Player Engagement

When someone plays your game, do they care about it? Do they care about their next move or do they even want to get to their next turn? This is player engagement.

I love Monopoly Deal. When I saw it in the shops I thought it was just another cash grab on an already over saturated brand. When I played it I found a simple, easy to pick up card game that makes me yell at the people I love. It’s great. I love it so much it has influenced the design of Mothership.

“A game that causes you to yell at loved ones is a good sign that it’s engaging.”

I noticed something cool when playing Monopoly deal: for a game that just involves pulling cards randomly from the top of a deck, you want to keep playing. Why is that? I did my best to deconstruct what elements make it fun, and here’s what I came up with.

Colours

You’re constantly faced with good cards and lousy cards. That’s the nature of the game. When you get a good card though, hooooo boy does it feel good.

I’m no graphic design expert and certainly not a psychologist. My experience as a game designer is identifying what I enjoy in games I’ve played and making it happen in my game. Such as when you pick up a purple card. What is a purple card? A purple card is a high value card. You know when you see the colour purple that it’s going to be good even before you read it. I’m sure there’s a brain thing going on here (I apologise for the medical terminology) where you associate a colour with a great outcome.

Here are some of the Monopoly deal cards. That third one, ‘Deal Breaker’ is one of those ‘hooooo boy’ cards. Wouldn’t you like that for your game? I did. I wanted players to have ‘hooooo boy’ moments.

monopoly-cards

Below you’ll see  the action cards from Mothership. They are split up into three values: low (orange), medium (red) and high (purple). You’ll notice numbers in the corners just like in the Monopoly cards, which is another idea I borrowed.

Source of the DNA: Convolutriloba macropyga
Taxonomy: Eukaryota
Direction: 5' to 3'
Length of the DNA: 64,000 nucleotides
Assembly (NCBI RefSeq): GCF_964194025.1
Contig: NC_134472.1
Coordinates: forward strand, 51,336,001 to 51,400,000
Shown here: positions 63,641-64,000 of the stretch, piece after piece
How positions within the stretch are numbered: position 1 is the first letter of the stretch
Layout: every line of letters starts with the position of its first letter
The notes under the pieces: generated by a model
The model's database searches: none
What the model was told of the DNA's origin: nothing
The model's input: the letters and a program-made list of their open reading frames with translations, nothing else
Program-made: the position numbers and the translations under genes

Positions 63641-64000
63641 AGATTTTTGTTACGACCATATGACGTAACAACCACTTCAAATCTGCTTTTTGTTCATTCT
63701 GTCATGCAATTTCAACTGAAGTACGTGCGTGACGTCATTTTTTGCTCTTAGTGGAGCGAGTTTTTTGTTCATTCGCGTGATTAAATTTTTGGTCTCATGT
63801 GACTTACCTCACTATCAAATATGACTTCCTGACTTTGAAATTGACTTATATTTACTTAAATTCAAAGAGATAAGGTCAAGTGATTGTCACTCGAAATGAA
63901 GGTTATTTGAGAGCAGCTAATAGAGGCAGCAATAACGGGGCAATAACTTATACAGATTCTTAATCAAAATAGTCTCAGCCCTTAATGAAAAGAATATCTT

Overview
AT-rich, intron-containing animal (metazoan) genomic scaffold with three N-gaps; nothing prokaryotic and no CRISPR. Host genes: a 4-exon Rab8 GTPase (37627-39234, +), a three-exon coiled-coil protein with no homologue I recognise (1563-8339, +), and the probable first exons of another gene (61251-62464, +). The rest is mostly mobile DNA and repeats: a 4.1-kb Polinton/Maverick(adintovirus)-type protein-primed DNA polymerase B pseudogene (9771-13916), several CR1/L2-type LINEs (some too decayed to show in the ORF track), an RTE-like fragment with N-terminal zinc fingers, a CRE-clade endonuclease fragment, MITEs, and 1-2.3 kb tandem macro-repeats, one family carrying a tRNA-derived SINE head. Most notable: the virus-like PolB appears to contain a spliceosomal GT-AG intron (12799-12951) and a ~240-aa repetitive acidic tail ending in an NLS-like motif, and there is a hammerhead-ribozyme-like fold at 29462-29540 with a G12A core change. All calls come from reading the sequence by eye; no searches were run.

motherhsip-actioncards

No Card Goes to Waste

All the cards have values assigned to them. As you play Mothership, you start to formulate your strategy. You might get a card that doesn’t fit into your strategy. So, instead of it being a waste, you can ‘cash in’ that card, so to speak. Nothing lost. Even the crummy low value cards are still useful to you because you can use them as money.

I’m sure Monopoly Deal wasn’t the first to use this mechanic, but it made me realise what makes games like this and Settlers of Catan engaging to play…

The Feeling of Progression

resource cards

Resource Cards for Mothership

Mothership was initially designed with no money system. Without it, my game felt stale. The next play-test I had after introducing a money system was very different. Players were eager to get to their next turn. Why? They loved getting money! Receiving something every turn felt good. Their engagement sky-rocketed! I thought “this must be why candy crush does so well.”

Most play-testers initially didn’t know why they were getting money, or what to do with it. But they loved it, and it made them want to keep playing.

That constant, steady trickle of money triggers all kinds of reward centers in the brain. After balancing the players income, money became a very important part of Mothership and now managing your economy is an integral part of the game.

So, is your game engaging? Analyse your game, ask your play-testers; “Do you even want to get to your next turn?” Remember, if your players yell at each other that’s a good sign they care about the game they’re playing.

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